Carmakers add luxury features to low-priced cars in a bid to push sales – Economic Times
Over the last three-to-five years, cars have become costlier by 5-10 per cent but the level of features added are commensurate with a 20-25 per cent increase, experts said. These include bluetooth enabled audio systems that integrate seamlessly with the driver’s phone, some of them even store contact lists; side mirrors that retract at the touch of a button; rear air-conditioning vents; cooled glove boxes and mood lighting. These features are now becoming standard on cars priced as low as Rs 2 lakh.
With a certain quality standard which is taken as the base line, carmakers are trying to differentiate themselves from the crowd by offering better features. This kind of trickle-down process isn’t new, only this time it’s happening in cars even lower down the food chain.
The trend is unique to emerging markets such as China, India and Indonesia, unlike the more mature markets of Europe and the US, where people are comfortable with a functional car at the lower end, said experts.
This mirrors the way in which, for instance, smartphones are gaining a wider customer base in India as users seek out better features offered by brands such as Micromax at a lower price than an iPhone or Galaxy S4.
Features such as air conditioning and power steering, optional a decade ago, have become standard in cars today. Now, it’s the turn of Bluetooth connectivity, push-button starting, antilock braking systems (ABS) and electrically adjusted outside rear view mirrors to make the migration, thanks to growing R&D capability in India.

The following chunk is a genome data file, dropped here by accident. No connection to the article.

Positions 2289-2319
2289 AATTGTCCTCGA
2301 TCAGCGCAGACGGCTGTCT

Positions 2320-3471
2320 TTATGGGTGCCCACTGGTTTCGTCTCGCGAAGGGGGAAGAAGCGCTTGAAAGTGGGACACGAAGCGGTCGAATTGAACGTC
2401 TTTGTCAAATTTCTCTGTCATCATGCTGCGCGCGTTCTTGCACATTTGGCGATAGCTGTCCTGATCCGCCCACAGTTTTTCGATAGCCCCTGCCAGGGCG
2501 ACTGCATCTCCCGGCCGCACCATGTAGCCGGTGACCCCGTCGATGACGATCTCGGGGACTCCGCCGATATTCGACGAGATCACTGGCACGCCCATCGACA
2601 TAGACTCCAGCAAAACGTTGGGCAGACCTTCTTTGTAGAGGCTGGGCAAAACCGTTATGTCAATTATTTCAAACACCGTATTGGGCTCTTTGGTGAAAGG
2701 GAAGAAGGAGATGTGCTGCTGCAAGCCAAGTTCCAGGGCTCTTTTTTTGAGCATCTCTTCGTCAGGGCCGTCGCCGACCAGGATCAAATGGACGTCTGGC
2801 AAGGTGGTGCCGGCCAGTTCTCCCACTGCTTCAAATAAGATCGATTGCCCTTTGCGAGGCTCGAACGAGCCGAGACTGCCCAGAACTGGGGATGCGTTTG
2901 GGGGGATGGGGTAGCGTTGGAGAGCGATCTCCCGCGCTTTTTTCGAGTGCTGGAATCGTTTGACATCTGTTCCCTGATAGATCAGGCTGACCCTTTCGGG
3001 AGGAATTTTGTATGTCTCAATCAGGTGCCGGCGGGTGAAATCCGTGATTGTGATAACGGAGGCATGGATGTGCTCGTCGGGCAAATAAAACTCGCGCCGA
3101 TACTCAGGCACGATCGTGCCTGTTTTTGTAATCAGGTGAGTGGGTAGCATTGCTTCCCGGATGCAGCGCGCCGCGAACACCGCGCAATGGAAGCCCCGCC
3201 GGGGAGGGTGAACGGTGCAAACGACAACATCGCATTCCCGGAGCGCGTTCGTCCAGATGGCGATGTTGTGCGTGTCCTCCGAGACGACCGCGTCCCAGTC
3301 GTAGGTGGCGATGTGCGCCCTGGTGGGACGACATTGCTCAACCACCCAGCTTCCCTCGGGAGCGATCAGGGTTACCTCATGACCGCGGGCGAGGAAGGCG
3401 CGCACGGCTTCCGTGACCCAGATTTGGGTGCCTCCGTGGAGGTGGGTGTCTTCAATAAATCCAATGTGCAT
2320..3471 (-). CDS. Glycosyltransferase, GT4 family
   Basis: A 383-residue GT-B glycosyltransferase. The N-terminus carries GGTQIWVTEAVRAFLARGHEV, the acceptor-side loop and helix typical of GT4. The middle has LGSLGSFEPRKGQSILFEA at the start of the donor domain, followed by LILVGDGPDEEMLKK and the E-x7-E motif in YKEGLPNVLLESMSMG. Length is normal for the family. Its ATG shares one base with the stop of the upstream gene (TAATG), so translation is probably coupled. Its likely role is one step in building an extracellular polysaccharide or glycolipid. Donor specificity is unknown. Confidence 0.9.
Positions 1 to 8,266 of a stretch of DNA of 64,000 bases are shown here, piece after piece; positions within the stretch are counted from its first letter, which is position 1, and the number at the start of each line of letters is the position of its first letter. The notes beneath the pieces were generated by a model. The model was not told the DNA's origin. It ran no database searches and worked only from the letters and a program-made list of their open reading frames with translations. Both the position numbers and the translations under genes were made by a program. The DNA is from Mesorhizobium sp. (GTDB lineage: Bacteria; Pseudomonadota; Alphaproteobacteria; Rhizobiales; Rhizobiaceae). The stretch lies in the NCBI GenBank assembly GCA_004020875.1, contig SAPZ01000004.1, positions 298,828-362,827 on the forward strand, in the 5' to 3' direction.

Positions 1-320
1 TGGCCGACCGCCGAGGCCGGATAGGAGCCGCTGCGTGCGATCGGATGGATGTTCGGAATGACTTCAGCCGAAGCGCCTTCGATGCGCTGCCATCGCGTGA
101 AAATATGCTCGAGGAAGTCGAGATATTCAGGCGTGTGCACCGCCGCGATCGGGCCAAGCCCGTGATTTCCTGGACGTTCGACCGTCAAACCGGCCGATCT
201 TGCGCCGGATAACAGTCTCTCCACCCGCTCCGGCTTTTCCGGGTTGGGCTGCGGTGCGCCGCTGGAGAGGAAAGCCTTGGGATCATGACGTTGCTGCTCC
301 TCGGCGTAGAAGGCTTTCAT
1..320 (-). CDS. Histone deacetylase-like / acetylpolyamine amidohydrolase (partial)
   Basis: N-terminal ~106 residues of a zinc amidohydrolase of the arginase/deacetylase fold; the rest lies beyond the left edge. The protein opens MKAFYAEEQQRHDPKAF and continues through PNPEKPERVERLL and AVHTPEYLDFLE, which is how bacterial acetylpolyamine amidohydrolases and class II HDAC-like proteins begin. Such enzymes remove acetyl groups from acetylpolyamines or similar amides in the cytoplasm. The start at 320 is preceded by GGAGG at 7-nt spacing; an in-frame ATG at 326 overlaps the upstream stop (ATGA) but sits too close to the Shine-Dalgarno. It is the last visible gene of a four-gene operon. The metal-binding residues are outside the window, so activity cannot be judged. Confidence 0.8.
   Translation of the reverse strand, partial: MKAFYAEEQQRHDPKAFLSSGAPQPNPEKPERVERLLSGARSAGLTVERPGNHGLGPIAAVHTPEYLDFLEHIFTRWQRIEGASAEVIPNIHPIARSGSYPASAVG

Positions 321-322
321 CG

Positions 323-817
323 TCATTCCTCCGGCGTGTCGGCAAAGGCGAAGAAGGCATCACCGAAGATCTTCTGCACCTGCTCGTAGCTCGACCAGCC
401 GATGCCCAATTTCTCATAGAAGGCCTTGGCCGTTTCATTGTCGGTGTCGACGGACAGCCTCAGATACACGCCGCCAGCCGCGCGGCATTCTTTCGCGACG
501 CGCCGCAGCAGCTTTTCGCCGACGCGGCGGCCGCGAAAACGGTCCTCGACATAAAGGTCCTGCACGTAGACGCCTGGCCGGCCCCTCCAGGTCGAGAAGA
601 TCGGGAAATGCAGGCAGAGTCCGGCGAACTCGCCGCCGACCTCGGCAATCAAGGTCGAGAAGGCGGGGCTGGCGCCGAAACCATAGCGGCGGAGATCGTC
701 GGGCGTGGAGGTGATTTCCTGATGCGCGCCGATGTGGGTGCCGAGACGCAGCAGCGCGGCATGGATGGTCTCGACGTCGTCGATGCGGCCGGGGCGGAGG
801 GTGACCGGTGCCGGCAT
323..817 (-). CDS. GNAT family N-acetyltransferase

The Indian market has evolved from the car as the basic mode of transport at the lowest price in the 1990s, to value for money from the mid-2000s until about 2010, experts said. Now, buyers are looking at factors beyond that in the form of brand strength, style quotient or high-tech additional features. The feature sets are broadly divided into four categories — safety, comfort, convenience and design embellishments. An example of a car being loaded with goodies at a little extra charge is Ford’s Figo.
The company launched the premium hatchback at Rs 3.5-4.8 lakh in March 2010 and gave it a facelift two years later with a Rs 34,000-80,000 increase in price and more than 100 enhancements, including ABS, electronic brake force distribution and steering-mounted audio controls.
Four years ago, features such as air-conditioning, power steering, power windows, central locking and keyless entry were present in 35-70 per cent of cars. This is now up to 85-95 per cent. Others set to attain such ubiquity include electrically adjusted outside rear-view mirrors, steering-mounted sound controls, audio systems integrated with the dashboard, rear parking sensors, push-button starting and safety features such as airbags and ABS.